Complicated? Just easy to forget. Esoteric unimportant details.
I can sympathize. I have 4-5 languages I write once a month or so. Each has a different "if" syntax, and a different "for" syntax. Pretty soon I'm going to cave and write myself a little reference note like that.
(Yeah, yeah, I'm sure any real ninjapirate worth his salt can perfectly recall every syntax rule of every language he's ever written)
Slightly off topic, when I'm pair programming in ruby, I often say to the other person: "No you can't break the line there!" The other person rightly shows me that it works fine. Then they say, "Why did you think you can't do that?" My answer is always, "OMG... what kind of insane parser have they written to allow that to work".
I have been reading about it and making sure things are historically accurate, not only am I becoming more economically literal - I am also enraged about how horrible america has being, I used to celebrate american culture and now really feel bitter. I have been reading them only for the past 20 days or so, so my initial phase of angry is still not complete.
The unfairness comes when we talk about investment. A lot of counties like India invested heavily on education. What happened to the talent produced by that investment ? They all ran away to US.
It also allows america to get away with it by not investing in their own education or labour force.
One of the two us is missing a part of the picture. I have met many immigrants from India and other countries. Many are sharp. But here's the thing; none of them have capstone degrees from India.
They may have attended high school in India, and maybe undergraduate. But universities in India do not have a good reputation in the United States. So people who want to work in the United States frequently come to get degrees in the United States.
In fact the "problem" as I heard it recently was exactly the other way around. Foreigners come to the United States, spend twelve years getting a BS & PhD on grants, and increasingly elect to return to their home country. In years past, more of those students would stay in the US, but barriers to citizenship are apparently as high or higher than ever.
I am not at the forefront of hiring and international labor politics, but this is what I have seen & heard in the past ~8 years in America.
Do we really have to hit 8-figure salaries for college grads before we can say with any confidence that we have hit a supply-limited market? We are supposedly a group of smart people; I hope we can notice the smoke before the house is burning down around our ears.
I'm not saying we have one. But I'm also suspicious of the self-serving opinions that rank-and-file developer salaries ought to be 10x higher.
It's an idealogical struggle that goes back and forth.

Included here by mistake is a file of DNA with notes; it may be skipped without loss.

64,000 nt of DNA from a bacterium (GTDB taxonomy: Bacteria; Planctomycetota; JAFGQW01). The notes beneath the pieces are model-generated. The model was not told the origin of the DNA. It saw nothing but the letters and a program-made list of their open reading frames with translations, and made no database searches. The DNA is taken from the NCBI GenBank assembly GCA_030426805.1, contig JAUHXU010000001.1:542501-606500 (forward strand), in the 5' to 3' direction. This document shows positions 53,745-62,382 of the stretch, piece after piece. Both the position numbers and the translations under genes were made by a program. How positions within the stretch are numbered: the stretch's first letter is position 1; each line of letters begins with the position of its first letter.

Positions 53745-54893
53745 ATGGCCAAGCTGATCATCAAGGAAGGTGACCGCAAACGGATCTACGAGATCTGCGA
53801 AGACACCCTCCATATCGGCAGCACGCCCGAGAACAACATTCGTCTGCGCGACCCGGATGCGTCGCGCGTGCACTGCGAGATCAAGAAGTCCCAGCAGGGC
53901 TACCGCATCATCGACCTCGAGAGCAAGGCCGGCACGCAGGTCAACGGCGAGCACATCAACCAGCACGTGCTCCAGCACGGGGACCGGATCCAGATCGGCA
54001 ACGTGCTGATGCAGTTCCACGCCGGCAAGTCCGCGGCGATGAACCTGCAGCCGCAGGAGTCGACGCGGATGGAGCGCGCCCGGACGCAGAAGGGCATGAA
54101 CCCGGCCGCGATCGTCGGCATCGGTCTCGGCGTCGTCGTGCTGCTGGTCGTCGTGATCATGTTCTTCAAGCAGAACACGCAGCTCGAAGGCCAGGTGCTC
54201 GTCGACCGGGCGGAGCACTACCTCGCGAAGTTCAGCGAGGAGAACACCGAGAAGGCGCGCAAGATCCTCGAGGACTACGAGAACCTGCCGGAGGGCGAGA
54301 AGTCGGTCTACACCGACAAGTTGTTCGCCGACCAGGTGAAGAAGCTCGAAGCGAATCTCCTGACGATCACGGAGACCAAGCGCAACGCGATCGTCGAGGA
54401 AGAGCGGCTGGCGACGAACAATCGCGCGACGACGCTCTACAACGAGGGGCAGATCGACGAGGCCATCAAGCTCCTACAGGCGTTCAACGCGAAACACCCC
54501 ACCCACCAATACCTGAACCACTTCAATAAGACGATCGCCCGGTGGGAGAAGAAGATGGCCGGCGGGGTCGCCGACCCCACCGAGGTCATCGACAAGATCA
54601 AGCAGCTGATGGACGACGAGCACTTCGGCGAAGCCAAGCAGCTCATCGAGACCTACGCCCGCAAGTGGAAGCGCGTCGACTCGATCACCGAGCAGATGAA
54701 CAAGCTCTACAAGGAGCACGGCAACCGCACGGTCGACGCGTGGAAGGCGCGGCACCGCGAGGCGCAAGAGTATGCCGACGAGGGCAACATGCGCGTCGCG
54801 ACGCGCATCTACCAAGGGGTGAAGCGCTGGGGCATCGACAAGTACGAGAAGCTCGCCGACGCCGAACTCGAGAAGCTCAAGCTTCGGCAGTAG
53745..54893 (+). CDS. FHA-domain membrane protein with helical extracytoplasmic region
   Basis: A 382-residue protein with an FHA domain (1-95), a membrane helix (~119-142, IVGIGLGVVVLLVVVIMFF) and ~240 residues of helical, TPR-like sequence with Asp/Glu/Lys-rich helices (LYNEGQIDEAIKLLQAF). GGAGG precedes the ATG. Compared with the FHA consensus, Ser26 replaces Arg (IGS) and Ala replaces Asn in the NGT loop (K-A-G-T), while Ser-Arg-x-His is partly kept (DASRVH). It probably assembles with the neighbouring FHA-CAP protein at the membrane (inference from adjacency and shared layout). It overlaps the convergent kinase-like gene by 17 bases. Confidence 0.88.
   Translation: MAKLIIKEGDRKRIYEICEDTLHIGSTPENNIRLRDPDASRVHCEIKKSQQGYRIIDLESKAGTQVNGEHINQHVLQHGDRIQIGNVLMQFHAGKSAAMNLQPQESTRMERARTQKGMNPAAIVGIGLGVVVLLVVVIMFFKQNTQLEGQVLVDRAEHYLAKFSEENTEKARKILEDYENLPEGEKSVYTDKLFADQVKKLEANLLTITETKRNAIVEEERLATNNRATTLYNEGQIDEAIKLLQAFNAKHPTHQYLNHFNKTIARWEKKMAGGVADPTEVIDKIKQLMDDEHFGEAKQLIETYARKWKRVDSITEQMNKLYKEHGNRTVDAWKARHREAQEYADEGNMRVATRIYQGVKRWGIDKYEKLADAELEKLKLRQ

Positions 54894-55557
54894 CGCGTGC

For example, from my very rough memory:
- People were upset there weren't more women in the armed forces.
- The armed forces lowered PT requirements for women so that more women could make it in (less pushups, slower mile times, can sit down in formation)
- Currently people are mad because that treats women differently. Among other things, it gives a sense that all women are weak and need extra accommodations, and that can hurt them in the eyes of men in the force.
So we have this struggle of wanting to include more women, but we have to figure out how to do it without favoritism.
... which kind of highlights how gender divides, once established, reinforce themselves. This group of women chose cupcakes and yoga; in the past (mostly) male teams I have been on chose laser tag and go karts.
Do I like cupcakes? Sure. Do women enjoy laser tag? They kick my butt plenty often. But it makes the workplace less accessible to people who don't like cupcakes or laser tag.
Really I wonder if we're just seeing that a workplace naturally has a culture, not everyone always fits in, and because in this case the divide roughly aligns with a protected class we are caught off-guard and concerned.
(Getting rid of culture in workplaces doesn't seem like a solution)
You're making a mountain out of a molehill. Nobody said these things have to be set in stone, the idea is just to try things and see if you enjoy them.
So it was cupcake tasting this week. You don't like cupcakes? That's fine. Next week it's yoga. Don't like yoga? That's fine. The week after that it's etc...
The way you want to paint it is that you have to like certain things to be 'one of us', the real message is that you can be different and still be 'one of us'. As I said before, you can't be all things to all people. The idea is to make things inclusionary by being fun, and I hope they continue, even if people want to make a point of being offended about eating cupcakes at a programming class.
Nope. That is exactly what I meant. Whenever workplace discrimination comes up, I get the sense that a certain portion of the community concerns itself primarily with establishing that most (maybe all!) of the people involved are not Bad People. My point is that they may be right, but whether the people involved are Bad People is really not the point.